Of course over the years fines are going to go up ….. doesn’t prices of everything go up over the years. Why wouldn’t fines. Over the years, wages increase, etc and as such, if the fines didn’t, the pain at the hip pocket would minimize and work against what a monetary fine is supposed to do, change driver behaviour ?? As I pointed out earlier, I have seen repeat offenders for the smaller fine offences, but not of the $1647 fine offence. That tends to suggest to me that higher the hip pocket pain, less chance of repeat offenders.

I’m sorry m8, but it’s a simple concept – don’t speed, nil revenue. Revenue raising is the fault of people that are caught, not the government. The same old mantra of some …. I got caught speeding, it’s not my fault (finger point) it’s the governments fault, they are just revenue raising. No speed, no revenue – SIMPLE. Besides, the money goes back to the people, one way or another in the form of better roads, fixing traffic blackspots, better schools, hospitals, etc.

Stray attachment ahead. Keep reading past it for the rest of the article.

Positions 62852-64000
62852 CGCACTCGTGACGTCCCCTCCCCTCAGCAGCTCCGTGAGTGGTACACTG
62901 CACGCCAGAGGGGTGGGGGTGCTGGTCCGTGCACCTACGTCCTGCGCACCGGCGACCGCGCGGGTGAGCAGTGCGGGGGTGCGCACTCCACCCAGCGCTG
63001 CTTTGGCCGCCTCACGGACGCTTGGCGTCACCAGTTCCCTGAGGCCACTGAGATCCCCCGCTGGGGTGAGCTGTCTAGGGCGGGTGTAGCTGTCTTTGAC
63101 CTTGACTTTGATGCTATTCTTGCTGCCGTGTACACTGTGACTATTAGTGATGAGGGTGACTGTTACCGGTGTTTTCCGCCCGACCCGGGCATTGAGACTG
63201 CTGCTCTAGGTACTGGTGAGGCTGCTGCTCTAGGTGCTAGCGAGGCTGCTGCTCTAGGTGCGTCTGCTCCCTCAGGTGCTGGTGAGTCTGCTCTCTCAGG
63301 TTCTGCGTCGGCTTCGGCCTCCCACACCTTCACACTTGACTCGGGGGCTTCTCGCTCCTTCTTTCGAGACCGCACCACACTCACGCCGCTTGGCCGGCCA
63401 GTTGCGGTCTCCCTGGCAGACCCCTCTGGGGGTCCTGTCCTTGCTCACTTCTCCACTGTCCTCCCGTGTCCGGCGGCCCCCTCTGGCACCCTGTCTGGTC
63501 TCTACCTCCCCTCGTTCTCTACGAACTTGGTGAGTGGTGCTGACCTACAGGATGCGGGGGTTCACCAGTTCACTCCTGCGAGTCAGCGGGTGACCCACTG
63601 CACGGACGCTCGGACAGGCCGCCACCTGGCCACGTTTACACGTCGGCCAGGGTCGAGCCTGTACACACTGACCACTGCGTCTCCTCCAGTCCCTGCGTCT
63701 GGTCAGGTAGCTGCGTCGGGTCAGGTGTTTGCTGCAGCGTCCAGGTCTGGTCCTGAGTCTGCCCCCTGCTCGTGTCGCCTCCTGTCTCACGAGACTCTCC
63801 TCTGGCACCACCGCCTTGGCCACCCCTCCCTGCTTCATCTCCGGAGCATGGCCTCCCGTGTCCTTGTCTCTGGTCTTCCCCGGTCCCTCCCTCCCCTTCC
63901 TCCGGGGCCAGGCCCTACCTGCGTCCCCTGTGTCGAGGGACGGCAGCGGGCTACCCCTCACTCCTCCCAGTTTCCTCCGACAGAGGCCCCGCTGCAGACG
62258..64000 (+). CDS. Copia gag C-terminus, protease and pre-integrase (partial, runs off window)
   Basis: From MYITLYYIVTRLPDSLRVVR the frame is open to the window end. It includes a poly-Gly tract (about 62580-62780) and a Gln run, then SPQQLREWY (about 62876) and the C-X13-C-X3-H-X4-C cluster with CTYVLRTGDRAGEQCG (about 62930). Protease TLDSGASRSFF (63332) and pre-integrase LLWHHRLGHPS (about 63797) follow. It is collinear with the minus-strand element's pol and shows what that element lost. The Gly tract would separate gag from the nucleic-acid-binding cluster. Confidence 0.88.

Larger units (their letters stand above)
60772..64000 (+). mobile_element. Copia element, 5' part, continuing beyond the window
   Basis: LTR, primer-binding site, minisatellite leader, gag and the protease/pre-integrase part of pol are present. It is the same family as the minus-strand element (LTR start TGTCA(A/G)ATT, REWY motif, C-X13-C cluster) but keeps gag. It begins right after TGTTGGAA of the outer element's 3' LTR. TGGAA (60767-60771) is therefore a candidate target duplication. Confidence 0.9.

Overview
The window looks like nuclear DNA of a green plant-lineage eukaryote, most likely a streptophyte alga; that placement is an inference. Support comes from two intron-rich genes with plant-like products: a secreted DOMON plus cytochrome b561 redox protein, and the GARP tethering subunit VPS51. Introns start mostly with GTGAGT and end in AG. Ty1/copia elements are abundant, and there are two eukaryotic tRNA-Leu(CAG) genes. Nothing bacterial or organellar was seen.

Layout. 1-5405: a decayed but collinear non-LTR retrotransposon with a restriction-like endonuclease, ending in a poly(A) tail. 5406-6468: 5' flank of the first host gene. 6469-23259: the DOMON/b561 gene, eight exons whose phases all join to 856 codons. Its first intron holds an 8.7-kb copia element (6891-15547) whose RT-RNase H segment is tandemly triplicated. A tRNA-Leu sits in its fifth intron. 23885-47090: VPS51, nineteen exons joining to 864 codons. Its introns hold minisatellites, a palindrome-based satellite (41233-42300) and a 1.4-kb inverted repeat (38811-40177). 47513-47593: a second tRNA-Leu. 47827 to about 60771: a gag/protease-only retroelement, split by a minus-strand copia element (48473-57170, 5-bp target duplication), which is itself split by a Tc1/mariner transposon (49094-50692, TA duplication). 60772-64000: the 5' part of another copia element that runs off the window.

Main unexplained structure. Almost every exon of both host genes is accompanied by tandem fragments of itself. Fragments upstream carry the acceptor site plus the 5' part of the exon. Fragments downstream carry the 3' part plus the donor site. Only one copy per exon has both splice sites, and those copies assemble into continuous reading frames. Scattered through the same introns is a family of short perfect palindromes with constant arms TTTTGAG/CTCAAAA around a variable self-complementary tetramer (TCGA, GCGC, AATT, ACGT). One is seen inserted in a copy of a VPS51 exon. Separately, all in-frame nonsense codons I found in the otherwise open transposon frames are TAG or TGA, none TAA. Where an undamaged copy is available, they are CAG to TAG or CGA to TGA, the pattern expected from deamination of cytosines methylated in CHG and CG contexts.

shauno shauno 3:04 pm 04 Jul 09

The thing is the road safety campaign has been hijacked along time ago by
need to raise revenue just look at the ridiculous situation in Victoria now where you
can be booked for doing 101 in and 100 zone. And more then half the state now have driving records and they rake in a world record amount of fines.

When you drive in Victoria now its down right dangerous everybody has their eyes glued to the speedo and are constantly feathering the brakes. Its especially dangerous riding a bike as the concentration is taken off the road and you can more easily be taken out by a driver not paying attention.

And the disease spread to NT where they introduced open road speed limits and the road toll increased as a result. The figures are all there to see on the NT police web site. The whole reason the labor govt in NT introduced the speed limits was because of some grandstanding PC politics to be seen to be doing something about the road toll. But the facts where the majority or deaths where caused by fatigue drink driving and pedestrian deaths. But they ignored that and saw a way of getting some revenue they were missing out on. So now you have situation where people a driving along bored and falling asleep on empty outback roads looking at their speedos.